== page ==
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City scrutinizes application process for boards, commissions
Federal Way staff have been reviewing the application process for the city's various volunteer boards and commissions, following some issues regarding the North Lake Management District Advisory Board and an applicant who was approved but later rescinded.
"Council had asked to look at the application process for the commissions and boards," said city attorney Pat Richardson during the July 9 Parks, Recreation, Human Services and Public Safety Commission Meeting.
In comparing application requirements, the only city that requires a criminal background check is SeaTac, Richardson said.
The original issue arose last month when the council unanimously approved the appointment of Greg Summers, an embattled chiropractor facing sexual misconduct charges in relation to his chiropractic practice.
Outside of that, a special city council meeting also found that other members of the North Lake Management District Advisory Board had attempted to submit information regarding Summers' apparent disregard for North Lake, which ultimately led to the council rescinding Summers' commission appointment.
Commission and Councilmembers Jeanne Burbidge and Kelly Maloney asked Richardson if there was some way in which, at least in the context of the North Lake Management District Advisory Board, that advisory board members and other property owners could be notified of vacancies and take part in the application process.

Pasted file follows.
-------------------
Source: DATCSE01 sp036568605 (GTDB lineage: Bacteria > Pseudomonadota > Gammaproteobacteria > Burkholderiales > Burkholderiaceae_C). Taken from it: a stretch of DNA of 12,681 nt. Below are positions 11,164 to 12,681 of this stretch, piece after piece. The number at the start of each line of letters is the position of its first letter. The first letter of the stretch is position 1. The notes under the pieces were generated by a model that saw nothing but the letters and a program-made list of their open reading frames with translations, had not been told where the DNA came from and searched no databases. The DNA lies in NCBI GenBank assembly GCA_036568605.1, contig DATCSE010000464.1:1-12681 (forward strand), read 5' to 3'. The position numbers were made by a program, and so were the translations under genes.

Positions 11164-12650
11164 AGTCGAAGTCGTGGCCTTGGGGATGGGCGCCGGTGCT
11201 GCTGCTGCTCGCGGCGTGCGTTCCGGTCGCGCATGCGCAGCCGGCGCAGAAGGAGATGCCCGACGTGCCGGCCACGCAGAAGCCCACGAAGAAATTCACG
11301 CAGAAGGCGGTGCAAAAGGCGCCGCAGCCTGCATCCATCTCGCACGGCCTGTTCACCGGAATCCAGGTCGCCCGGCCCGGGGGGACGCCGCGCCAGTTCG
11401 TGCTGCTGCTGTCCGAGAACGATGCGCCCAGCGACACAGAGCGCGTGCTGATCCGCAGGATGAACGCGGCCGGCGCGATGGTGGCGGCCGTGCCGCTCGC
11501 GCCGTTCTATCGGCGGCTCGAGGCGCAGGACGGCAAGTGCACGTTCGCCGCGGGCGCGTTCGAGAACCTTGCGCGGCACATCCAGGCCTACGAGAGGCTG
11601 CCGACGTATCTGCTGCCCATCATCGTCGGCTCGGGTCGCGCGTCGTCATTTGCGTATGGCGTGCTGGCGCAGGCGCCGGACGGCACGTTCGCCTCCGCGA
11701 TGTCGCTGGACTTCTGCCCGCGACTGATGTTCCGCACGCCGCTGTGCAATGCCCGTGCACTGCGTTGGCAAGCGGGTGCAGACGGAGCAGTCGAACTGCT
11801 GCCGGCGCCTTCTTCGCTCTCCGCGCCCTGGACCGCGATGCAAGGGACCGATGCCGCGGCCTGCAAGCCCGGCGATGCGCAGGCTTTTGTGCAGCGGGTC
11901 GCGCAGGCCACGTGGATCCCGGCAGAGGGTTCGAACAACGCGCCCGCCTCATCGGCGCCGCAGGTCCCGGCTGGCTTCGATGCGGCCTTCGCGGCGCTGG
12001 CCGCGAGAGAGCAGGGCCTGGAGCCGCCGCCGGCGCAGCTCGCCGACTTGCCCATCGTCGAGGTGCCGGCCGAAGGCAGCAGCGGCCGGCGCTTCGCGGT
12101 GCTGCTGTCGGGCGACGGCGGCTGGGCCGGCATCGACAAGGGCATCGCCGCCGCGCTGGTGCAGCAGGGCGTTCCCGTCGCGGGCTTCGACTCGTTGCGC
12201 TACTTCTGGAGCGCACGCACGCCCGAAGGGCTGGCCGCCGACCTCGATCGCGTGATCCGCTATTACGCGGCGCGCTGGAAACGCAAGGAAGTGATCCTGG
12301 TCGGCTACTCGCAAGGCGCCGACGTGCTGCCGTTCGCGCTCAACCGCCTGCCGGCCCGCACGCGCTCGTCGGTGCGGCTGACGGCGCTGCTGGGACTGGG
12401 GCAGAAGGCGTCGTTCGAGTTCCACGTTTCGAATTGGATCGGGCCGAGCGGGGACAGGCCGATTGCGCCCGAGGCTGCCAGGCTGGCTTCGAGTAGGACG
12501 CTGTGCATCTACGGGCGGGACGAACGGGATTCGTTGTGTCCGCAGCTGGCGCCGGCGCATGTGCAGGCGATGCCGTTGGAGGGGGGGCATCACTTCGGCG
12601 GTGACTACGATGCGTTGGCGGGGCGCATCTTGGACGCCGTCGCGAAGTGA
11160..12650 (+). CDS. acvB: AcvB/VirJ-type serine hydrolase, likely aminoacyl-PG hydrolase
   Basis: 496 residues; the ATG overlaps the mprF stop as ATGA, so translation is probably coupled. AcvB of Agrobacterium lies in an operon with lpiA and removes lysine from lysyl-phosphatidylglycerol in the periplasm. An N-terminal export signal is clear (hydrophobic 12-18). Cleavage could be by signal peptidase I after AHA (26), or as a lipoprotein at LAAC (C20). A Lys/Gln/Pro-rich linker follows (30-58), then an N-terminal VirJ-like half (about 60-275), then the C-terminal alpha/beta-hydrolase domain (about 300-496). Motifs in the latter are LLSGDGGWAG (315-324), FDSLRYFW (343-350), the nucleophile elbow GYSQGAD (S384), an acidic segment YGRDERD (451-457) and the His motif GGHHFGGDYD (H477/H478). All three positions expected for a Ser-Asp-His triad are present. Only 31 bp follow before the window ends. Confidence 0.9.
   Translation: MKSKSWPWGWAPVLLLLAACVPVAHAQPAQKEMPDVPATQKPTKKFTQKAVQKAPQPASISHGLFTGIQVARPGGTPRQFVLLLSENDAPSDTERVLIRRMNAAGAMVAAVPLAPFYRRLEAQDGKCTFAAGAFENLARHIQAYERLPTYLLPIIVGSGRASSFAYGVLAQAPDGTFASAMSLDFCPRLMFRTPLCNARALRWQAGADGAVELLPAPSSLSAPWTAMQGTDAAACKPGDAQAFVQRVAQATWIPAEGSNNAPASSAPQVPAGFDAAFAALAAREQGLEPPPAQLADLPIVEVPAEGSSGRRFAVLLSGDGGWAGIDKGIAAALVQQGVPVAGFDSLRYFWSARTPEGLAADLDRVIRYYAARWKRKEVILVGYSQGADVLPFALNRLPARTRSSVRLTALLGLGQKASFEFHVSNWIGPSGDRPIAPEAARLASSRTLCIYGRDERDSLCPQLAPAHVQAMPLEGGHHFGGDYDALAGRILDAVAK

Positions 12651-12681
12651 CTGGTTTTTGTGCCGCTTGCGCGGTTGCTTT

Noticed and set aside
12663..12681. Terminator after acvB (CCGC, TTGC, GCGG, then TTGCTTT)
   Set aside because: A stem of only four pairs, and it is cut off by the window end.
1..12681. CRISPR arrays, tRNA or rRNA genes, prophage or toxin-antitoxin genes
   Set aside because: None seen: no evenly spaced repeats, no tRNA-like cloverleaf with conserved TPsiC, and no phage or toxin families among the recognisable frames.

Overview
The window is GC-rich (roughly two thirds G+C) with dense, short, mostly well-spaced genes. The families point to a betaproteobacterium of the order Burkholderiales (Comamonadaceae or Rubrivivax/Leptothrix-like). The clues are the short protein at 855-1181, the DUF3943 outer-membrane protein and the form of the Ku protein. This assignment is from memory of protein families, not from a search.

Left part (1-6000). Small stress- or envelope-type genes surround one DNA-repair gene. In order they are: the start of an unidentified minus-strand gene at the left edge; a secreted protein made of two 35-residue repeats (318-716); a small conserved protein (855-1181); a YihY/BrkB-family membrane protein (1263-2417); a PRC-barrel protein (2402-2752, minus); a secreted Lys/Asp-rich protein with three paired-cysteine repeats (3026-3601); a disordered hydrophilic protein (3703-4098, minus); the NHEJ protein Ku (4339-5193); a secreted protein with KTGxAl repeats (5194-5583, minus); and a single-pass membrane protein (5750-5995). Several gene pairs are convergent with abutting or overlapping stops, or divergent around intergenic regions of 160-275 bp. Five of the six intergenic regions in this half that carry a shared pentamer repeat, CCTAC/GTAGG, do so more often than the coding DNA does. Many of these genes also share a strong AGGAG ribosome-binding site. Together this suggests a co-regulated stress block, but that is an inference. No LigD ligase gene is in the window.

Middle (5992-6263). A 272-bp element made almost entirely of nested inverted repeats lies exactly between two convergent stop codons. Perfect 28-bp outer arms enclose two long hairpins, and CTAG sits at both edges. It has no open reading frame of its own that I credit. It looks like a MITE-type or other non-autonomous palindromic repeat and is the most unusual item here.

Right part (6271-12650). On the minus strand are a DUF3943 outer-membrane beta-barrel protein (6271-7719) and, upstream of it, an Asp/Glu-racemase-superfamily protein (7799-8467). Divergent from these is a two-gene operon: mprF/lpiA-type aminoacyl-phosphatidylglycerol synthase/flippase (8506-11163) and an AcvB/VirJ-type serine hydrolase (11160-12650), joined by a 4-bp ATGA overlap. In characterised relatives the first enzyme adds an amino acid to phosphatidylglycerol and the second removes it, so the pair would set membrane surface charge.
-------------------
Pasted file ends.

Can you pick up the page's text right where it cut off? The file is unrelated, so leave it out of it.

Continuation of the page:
Richardson deferred to Parks and Public Works Director Cary Roe, who said something like that already happens.
"We communicate both the vacancy, as well as who has applied, and make sure they know there's an opportunity. Here's where the interviews occur, it's a public meeting so they can participate," Roe said. "We're (city staff) at the meetings in both cases anyway. I don't think it's a burden on my staff."
"I think that would be a good enhancement to the process," Burbidge said.
Board chair and Councilmember Susan Honda asked if it would be possible to standardize the applications, because many of them have different wordings for their requirements.
One board, Honda noted, actually had no discernible requirements. According to the city, the three-member Board of Ethics issues advisory opinions on sections of the adopted Code of Ethics and investigates and reports on specific complaints lodged against any elected city official.
"The Board of Ethics, there's no membership requirements?" Honda asked Richardson.
"Not in the resolution, no," Richardson replied.
"They're not required to be a resident?" Burbidge reiterated.
"I have to tell you…when (the city clerk) put this together, it was like…really?" Richardson replied, a bit of disbelief tinging her voice.
"That's more shocking to me than what happened before," Honda said.
No action was taken at the July 9 meeting. Richardson was directed to pull all the requirement language together and see how it could be possibly standardized, and to also have a recommendation on how to fix the Ethics Board's lack of requirements and report back to the commission in September.